Sue's hive inspection

Here's a cross-post from our Yahoo group.

Sue writes:

Hey fellow beekeepers,

Happy New Year, everyone!

I had been asking around for someone to help wimpy, gimpy me inspect my bees, but then I talked sternly to myself and decided that if I am really going to be a beekeeper, I need to be able to do my hive inspections on my own. So today I geared up and looked at both my hives---well, mostly. Following is what I saw; I welcome any comments or feedback.

I first looked at the newer hive containing the garage-wall cut-out that Erik and Russell and I did in November—the Garage Band hive. It consists of two mediums—with the six frames we cut out, plus four empty, in the bottom super, and all empty frames on top except for two into which I had tied honey comb from the cut-out. The frames in the top super are still empty—they cleaned out the comb but have done nothing with it. The bottom box has filled in a little bit, there is chewed string everywhere, and they've made a little new comb in one empty frame. There is a fair amount of honey and TONS of multicolored pollen, but almost no brood, except several clusters of drone cells. The brood comb we tied in seems to be unchanged (dark, capped, no signs of activity.) Among the drone cells on two of the frames, I found two supercedure cells (mid-frame) which had been opened—that is, they each had a large, irregular opening which looked like something had come out (as opposed to being ready for something to be deposited) and were empty. I thought I saw a queen, but then realized it was one of about 8 or 10 drones crawling around.

My (hopeful) conclusion: we probably didn't get the queen at the cut-out, but the bees are maybe strong enough to have made another queen, who has yet to mate (or show herself to me.) I am encouraged by the amount of pollen and honey that's present, and somewhat worried about the number of drone cells. But I'm not sure there's anything I can do right now except cross my fingers and hope for a new queen sometime soon (before they all die off.)

I thought for a minute that one option might be to steal a frame or two of brood from my big, established Arcadia hive—which has a billion super-active bees, ongoing re-population cycles, and an overpowering smell of honey on warm days—and add it to the small hive. So I smoked 'em like hell and pried open the big hive, which has three boxes tightly glued together with propolis. The top box has six frames of luscious looking honey, and four untouched frames—spaced out alternately, interestingly enough. I went through that box uneventfully, but when I got to the middle box, I was only able to pry out two frames that were absolutely laden with honey—some capped, some not, lots oozing and dripping down—before the bees started going all hostile on me, and I decided to quit while I was ahead (unstung, that is.)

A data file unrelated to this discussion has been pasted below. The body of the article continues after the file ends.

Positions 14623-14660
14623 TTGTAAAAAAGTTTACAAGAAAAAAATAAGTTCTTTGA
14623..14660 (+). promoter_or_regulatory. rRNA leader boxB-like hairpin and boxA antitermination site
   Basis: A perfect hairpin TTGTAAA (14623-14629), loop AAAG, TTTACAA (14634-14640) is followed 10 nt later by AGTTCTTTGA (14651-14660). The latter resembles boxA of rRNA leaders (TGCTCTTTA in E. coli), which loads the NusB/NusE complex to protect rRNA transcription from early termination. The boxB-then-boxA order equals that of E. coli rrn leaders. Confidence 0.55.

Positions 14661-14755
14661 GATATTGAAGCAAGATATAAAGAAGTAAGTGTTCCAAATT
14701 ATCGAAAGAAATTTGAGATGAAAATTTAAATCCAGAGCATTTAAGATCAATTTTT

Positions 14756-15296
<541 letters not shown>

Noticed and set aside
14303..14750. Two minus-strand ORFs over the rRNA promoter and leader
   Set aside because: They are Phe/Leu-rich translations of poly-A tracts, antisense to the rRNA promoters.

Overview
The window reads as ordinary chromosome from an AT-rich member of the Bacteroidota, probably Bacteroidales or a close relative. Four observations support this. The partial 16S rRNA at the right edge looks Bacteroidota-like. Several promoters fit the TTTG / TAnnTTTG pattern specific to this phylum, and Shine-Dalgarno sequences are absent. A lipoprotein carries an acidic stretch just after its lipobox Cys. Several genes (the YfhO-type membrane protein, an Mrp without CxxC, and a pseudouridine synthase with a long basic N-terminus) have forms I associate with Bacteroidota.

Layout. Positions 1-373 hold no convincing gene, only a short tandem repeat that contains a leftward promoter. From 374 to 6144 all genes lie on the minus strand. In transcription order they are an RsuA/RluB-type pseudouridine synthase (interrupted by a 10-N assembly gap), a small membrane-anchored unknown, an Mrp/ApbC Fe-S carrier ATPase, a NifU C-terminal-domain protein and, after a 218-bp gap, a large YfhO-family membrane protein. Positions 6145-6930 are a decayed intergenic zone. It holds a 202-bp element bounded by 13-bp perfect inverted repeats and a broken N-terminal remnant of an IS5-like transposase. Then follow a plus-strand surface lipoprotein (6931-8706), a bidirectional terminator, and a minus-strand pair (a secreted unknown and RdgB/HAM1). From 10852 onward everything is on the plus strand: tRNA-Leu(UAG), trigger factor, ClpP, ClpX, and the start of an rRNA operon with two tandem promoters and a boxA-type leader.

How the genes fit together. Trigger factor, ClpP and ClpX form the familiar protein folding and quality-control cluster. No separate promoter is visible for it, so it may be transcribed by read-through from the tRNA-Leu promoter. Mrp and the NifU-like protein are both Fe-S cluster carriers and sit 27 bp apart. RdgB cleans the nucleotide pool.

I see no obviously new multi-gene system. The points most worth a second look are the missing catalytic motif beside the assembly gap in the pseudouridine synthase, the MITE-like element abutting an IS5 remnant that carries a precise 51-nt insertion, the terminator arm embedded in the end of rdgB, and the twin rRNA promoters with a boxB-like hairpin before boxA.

Conclusion: I don't really need to do anything except harvest some of that honey! I don't know if I'll ever make it all the way down to inspect the brood chamber, at least not on my own, but I guess that's OK for now. Questions, though: Do bees get more angry the closer to the brood you get? Or do they just not like having their honey stores disrupted, with gobs of honey dripping on the frames, etc.? With enough smoke in my backyard that I was surprised the fire dept. helicopters weren't circling overhead, I didn't expect the bees to get quite so upset.

Well, it was an exciting day for this old lady. Bees are pretty wonderful, and I can already taste that honey!

-Sue in Echo Park

Kirk responds:

Well done Sue. I would wait a week or so then check the hive with the empty queen cells to see if the queen worked out. I would extract enough honey from the other hive so the bees have enough room to expand the brood nest.

You did good

call any time if you need help or advice